Milk Thistle

Great for Liver Health & Detox

herbs

For over 2,000 years, Europeans used milk thistle for liver health and detox. In the West, its use dates back to the 1700s and is now used for several ailments.

For over 2,000 years, Europeans have used milk thistle for liver health by using it as a key component of a liver detox. In Western culture, its medicinal use dates back to the 1700s, and it is now used for a wide variety of ailments. The name “milk thistle” is derived from the shape and color of the plant’s leaves. Milk thistle herb is also called silymarin, which is actually the key bio-active in milk thistle and is an antioxidant flavonoid comprised of three isomers, the most active of which is called silibinin.

Milk Thistle as a Natural Liver Cleanser

Milk Thistle liver cleanse solutions are widely known. Literally hundreds of research studies, mostly in Europe, have confirmed the remarkable ability of milk thistle seed to protect the liver against virtually all types of damage including accidental exposure to chemical pollutants, toxic side effects of medications, liver disorders like hepatitis, and even self-inflicted damage from the overindulgence of rich food and alcohol. In fact, the United States National Library of Medicine has catalogued more than 300 scientific studies of milk thistle seed and its active compounds (especially silymarin) in their medicine database.

Double blind studies on the effect of milk thistle seed on toxic liver damage (mostly induced by alcohol) and ailments caused by certain drugs have been reviewed by medical experts. They concluded that the data from these studies suggests milk thistle is a therapeutically useful medicinal plant product that stabilizes the cell membrane and stimulates protein synthesis, while accelerating the process of regeneration in damaged liver tissue, and that these effects are important in the therapeutic efficacy of milk thistle.

Milk Thistle’s Silymarin Benefits

In fact, the active ingredient in milk thistle, silymarin, has been used to treat a number of conditions including:

Liver Flush Tea
  • alcoholic liver disease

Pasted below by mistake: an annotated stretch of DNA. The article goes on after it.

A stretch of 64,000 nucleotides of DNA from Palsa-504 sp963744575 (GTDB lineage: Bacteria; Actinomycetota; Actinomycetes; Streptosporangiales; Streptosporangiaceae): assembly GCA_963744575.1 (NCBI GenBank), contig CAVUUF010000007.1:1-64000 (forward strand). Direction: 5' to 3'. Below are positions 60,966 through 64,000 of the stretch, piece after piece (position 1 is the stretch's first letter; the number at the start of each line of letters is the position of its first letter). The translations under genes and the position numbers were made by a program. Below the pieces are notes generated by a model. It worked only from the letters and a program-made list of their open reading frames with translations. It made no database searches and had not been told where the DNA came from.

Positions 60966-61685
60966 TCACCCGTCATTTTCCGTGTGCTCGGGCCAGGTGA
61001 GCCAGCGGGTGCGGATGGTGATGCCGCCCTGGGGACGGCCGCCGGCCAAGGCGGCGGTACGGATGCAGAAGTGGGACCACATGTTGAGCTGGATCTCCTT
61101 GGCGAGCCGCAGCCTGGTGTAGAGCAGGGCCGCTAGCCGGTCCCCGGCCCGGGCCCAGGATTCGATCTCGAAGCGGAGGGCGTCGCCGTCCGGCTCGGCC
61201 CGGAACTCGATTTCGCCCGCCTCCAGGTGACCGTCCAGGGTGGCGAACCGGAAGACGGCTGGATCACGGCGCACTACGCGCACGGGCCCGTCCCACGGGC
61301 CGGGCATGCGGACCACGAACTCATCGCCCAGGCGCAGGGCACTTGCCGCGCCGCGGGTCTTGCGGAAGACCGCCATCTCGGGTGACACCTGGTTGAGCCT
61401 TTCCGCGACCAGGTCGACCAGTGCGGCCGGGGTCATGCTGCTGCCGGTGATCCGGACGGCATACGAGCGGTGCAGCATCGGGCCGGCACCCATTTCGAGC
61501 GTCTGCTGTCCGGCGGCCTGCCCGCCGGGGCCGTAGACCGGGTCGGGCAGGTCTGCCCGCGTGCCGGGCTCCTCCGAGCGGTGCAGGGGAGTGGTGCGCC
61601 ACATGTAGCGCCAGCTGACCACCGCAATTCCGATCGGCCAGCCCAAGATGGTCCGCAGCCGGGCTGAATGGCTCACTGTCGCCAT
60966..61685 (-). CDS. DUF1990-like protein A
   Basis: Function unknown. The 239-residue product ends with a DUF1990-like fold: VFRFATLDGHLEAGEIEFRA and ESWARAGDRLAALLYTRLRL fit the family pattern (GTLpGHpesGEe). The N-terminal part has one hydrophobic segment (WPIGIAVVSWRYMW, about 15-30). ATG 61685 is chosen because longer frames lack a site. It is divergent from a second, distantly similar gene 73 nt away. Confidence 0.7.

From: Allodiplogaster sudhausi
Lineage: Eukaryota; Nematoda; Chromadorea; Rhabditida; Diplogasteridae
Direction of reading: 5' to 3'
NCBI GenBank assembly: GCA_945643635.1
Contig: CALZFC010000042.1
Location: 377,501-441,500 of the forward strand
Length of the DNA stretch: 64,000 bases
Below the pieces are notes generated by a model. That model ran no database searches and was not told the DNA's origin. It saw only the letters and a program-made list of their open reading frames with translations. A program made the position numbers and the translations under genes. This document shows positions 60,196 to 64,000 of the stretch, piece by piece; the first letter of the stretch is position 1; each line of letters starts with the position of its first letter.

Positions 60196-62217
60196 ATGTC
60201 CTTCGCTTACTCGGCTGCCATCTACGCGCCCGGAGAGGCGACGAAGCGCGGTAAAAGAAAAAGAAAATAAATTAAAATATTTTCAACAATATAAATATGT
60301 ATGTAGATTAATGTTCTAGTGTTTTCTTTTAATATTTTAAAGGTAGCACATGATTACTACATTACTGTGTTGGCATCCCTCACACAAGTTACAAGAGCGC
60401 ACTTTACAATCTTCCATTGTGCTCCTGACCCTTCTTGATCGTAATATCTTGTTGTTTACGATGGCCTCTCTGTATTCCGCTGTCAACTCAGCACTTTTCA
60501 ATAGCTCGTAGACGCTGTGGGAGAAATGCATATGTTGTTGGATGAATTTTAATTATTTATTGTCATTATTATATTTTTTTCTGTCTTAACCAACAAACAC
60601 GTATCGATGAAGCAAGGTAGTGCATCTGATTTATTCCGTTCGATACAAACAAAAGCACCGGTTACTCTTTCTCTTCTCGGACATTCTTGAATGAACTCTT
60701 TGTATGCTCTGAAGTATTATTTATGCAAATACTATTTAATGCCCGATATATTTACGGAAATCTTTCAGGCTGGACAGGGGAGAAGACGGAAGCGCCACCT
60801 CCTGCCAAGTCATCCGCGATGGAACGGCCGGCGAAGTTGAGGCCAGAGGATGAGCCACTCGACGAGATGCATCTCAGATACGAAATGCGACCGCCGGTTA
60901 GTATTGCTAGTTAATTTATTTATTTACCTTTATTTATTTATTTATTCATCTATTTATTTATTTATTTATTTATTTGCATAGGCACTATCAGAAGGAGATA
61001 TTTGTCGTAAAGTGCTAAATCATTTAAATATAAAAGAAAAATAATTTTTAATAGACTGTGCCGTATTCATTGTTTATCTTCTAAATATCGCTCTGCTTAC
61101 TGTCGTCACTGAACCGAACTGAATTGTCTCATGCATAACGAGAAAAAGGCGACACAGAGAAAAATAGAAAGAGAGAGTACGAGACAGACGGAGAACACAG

• acute and chronic viral hepatitis
  • toxin-induced liver diseases
  • cirrhosis (liver scarring)

Over the past twenty or so years, intensive chemical, pharmacological, and clinical research has confirmed the mechanisms of action and the therapeutic value of milk thistle seed in a wide range of human liver disorders, including toxic metabolic liver damage (such as fatty degeneration of the liver) and supportive therapy in cases of chronic hepatitis and cirrhosis. With all of its natural liver health benefits, it’s no surprise you’ll find it as a key ingredient in Jon Barron’s Liver Tincture formula.

Milk Thistle for Natural Heartburn Relief

While mainly known for its help with liver related conditions, according to the Natural Medicines Comprehensive Database (NMCD), milk thistle is possibly effective for treating heartburn when used in combination with other herbs.

Milk Thistle for Lowering Blood Sugar and Allergy Relief

In addition, the NMCD also reports that silymarin is rated as possibly effective for lowering blood sugar in Type 2 diabetics. Other studies show that milk thistle holds promise in helping to reduce the severity of allergic nasal symptoms.

How to Take Milk Thistle

Animal experiments have shown that milk thistle seed extracts are safe, even in large doses, with practically no side effects, as well as no embryo-toxic effect. There are no contraindications nor known side effects of concern. Milk thistle seed can be safely used by a wide range of persons, including pregnant and lactating women, although it may have a mild, transient laxative effect for some people.

The popularity of milk thistle grew around the 16th century to such a degree that almost all parts of it were eaten. For instance, the leaves can be trimmed of prickles and boiled and used as a spinach substitute. For medicinal purposes, the seeds are used to make powders, extracts, tinctures and capsules. And it’s possible to make into a tea, but the components are not very water-soluble.

 

Resources:
http://umm.edu/health/medical/altmed/herb/milk-thistle
http://www.herbwisdom.com/herb-milk-thistle.html
http://www.mayoclinic.org/drugs-supplements/milk-thistle/evidence/hrb-20059806
http://www.ncbi.nlm.nih.gov/pubmed/20564545
http://www.ncbi.nlm.nih.gov/pubmed/11735632 

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